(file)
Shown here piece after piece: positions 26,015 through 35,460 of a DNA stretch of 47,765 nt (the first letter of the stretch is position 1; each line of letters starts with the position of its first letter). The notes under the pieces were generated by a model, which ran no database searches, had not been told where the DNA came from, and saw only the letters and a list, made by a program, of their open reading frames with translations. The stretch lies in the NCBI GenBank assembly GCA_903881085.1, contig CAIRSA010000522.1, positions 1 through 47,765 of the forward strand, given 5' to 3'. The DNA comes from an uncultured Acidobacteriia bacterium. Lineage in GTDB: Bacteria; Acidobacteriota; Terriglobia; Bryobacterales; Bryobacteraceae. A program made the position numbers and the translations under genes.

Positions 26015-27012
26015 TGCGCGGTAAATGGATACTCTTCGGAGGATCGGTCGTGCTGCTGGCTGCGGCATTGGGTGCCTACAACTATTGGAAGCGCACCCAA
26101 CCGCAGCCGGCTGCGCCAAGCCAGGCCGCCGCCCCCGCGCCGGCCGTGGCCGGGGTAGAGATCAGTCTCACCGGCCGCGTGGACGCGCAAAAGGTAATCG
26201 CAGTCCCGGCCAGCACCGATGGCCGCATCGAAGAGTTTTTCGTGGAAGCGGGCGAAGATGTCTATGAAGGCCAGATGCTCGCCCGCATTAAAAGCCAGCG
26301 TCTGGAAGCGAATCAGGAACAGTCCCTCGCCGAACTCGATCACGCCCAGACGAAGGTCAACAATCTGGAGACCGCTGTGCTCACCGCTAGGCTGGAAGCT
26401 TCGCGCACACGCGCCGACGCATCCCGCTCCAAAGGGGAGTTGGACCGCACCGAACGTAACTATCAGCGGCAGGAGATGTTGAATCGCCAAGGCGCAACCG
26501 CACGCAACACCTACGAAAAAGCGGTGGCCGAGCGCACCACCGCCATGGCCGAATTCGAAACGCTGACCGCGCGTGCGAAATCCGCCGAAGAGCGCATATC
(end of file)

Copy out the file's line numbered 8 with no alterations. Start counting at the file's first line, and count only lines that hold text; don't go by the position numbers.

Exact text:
26501 CACGCAACACCTACGAAAAAGCGGTGGCCGAGCGCACCACCGCCATGGCCGAATTCGAAACGCTGACCGCGCGTGCGAAATCCGCCGAAGAGCGCATATC